Waiting for the Godot by Samuel Beckett: Short Summary

Samuel Beckett, an absurdist playwright, is the writer of Waiting for Godot. This play is the translation of his own French play En attendant Godot. This play is considered the most significant English language play of the 20th century.

Samuel Beckett

When the play opens, two men Vladimir and Estragon are under the tree. Their conversation on various topics slowly reveals that they are there to see a person named Godot. They say they had waited for him yesterday too, but he did not come. So they are not sure of his arrival that day too, but still they keep on waiting. Being poor, destitute, and frustrated the two men ponder about hanging themselves, but as they are not sure about the strength of the tree, they leave the idea of hanging of themselves. Meanwhile, two other men, Pozzo and Lucky, join them. Pozzo is on the way to market so as to sell his slave, Lucky. Lucky shows them his dance and gives a long, but a rambling speech on the goodness of God and the tortures of hell. Lucky and Pozzo take a leave.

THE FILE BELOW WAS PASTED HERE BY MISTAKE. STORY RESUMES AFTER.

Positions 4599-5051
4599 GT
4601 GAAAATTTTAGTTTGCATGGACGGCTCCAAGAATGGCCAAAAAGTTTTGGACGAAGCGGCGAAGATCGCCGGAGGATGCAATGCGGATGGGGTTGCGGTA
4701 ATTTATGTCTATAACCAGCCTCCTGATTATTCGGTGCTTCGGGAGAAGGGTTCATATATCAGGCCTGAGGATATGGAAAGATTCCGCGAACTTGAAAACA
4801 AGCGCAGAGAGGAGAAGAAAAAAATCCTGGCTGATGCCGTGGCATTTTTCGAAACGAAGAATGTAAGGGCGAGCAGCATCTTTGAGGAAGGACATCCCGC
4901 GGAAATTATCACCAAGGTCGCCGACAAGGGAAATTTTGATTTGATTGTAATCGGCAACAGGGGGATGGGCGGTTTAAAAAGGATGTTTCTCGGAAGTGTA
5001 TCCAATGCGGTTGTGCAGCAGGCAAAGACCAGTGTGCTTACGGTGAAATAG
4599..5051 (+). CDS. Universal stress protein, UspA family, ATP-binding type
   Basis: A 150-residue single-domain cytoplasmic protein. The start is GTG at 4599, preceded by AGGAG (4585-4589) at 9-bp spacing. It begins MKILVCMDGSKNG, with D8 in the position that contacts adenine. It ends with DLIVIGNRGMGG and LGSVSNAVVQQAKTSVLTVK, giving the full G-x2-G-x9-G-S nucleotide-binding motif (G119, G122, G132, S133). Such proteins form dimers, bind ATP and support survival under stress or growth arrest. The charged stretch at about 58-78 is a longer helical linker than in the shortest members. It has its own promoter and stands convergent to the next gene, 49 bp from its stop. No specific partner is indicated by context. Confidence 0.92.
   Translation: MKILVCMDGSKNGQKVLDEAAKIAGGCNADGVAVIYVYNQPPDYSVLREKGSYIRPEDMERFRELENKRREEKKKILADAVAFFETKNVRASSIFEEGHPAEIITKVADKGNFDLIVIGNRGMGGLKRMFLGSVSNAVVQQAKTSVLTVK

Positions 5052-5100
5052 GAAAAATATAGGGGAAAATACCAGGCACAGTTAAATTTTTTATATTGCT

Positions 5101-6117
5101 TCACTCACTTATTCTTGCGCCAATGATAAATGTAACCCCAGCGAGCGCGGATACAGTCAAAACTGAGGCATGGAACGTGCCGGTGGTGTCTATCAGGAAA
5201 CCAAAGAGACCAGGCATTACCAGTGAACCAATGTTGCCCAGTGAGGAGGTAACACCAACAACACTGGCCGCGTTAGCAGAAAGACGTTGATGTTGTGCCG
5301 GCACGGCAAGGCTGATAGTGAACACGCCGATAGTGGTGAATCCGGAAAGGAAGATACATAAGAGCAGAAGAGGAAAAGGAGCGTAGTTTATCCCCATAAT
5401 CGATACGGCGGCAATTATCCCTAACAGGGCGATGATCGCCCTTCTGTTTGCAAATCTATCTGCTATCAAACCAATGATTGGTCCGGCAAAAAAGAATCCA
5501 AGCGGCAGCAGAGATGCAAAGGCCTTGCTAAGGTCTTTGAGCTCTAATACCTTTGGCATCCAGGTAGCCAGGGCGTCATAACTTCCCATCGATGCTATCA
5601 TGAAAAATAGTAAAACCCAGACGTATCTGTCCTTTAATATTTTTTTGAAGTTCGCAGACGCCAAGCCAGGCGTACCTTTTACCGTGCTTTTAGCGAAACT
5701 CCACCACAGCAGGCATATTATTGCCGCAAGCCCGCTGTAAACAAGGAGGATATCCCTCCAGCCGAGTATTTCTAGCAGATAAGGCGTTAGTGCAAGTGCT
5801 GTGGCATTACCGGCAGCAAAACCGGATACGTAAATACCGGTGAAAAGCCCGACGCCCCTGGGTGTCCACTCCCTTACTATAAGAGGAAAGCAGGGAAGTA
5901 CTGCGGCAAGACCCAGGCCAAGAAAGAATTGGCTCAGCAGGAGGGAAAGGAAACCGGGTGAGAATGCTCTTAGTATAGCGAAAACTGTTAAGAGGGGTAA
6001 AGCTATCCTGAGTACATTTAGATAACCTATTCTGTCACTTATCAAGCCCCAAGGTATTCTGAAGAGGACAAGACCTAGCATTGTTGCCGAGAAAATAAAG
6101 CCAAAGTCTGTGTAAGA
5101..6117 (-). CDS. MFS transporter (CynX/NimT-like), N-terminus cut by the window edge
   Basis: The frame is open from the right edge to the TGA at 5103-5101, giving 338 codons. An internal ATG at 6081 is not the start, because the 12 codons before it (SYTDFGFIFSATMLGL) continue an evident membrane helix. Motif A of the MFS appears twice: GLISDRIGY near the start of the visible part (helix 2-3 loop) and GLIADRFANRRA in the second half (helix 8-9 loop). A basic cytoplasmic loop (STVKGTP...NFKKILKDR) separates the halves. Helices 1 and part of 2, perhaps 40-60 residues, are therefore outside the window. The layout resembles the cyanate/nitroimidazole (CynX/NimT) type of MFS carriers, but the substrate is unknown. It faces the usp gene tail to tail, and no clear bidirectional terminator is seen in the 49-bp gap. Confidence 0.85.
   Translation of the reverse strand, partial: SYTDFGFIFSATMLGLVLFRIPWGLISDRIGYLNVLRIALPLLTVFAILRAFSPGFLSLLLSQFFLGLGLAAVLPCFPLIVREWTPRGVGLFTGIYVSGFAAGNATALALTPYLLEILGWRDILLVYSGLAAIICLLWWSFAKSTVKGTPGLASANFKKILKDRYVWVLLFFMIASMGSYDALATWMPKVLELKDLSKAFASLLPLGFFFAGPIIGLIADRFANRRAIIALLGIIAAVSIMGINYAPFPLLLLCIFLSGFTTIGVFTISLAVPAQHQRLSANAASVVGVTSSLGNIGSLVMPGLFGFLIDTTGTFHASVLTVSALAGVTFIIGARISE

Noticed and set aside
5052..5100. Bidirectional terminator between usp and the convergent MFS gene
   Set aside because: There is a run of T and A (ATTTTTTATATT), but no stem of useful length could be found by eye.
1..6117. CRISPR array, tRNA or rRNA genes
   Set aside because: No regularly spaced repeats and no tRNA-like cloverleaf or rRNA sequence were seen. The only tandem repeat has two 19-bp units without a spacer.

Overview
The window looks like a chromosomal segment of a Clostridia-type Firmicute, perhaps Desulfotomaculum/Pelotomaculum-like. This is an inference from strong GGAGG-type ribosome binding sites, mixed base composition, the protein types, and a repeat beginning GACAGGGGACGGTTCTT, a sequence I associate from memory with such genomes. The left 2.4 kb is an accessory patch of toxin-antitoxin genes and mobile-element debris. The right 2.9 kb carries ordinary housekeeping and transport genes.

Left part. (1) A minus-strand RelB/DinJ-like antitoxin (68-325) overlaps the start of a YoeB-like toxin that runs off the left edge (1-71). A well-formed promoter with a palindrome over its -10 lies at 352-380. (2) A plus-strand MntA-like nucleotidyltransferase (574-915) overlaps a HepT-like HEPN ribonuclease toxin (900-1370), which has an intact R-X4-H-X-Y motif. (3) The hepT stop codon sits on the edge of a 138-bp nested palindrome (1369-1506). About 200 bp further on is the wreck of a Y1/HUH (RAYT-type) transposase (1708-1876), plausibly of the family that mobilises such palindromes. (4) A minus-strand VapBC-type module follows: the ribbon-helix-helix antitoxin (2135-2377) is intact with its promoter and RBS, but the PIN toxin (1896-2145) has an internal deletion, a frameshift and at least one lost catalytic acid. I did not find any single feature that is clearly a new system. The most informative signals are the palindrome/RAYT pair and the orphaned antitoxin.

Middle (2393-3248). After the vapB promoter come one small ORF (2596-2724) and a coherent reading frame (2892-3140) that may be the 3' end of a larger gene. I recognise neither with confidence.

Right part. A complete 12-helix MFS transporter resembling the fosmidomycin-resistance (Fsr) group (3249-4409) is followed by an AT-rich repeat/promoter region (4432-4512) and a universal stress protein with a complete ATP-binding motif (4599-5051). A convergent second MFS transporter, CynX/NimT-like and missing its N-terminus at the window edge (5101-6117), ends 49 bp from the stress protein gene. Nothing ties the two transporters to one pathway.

When they take leave, a young boy enters and introduces himself as the messenger of the Gods. He tells them that Godot will come tomorrow for sure. Vladimir and Estragon decide to leave, but they do not leave the place. Next day, they come near the tree to continue their wait for the Godot. Lucky and Pozzo enter, but this time Lucky has been dumb and Pozzo has been a blind. Pozzo struggles hard to remember their meeting the day before, but could not remember and again leave the place.

The same messenger boy comes with the news that the Godot is not coming that day but tomorrow. The boy insists that he has not talked to Vladimir yesterday. He leaves the place. At the end of the play, after his departure, Vladimir and Estragon decide to leave the tree but they do not move.

Related Topics

Waiting for Godot: A Tragedy

The Theme of Time in Waiting for Godot

Murphy (Fiction)

Endgame (Drama)

Biography of Samuel Beckett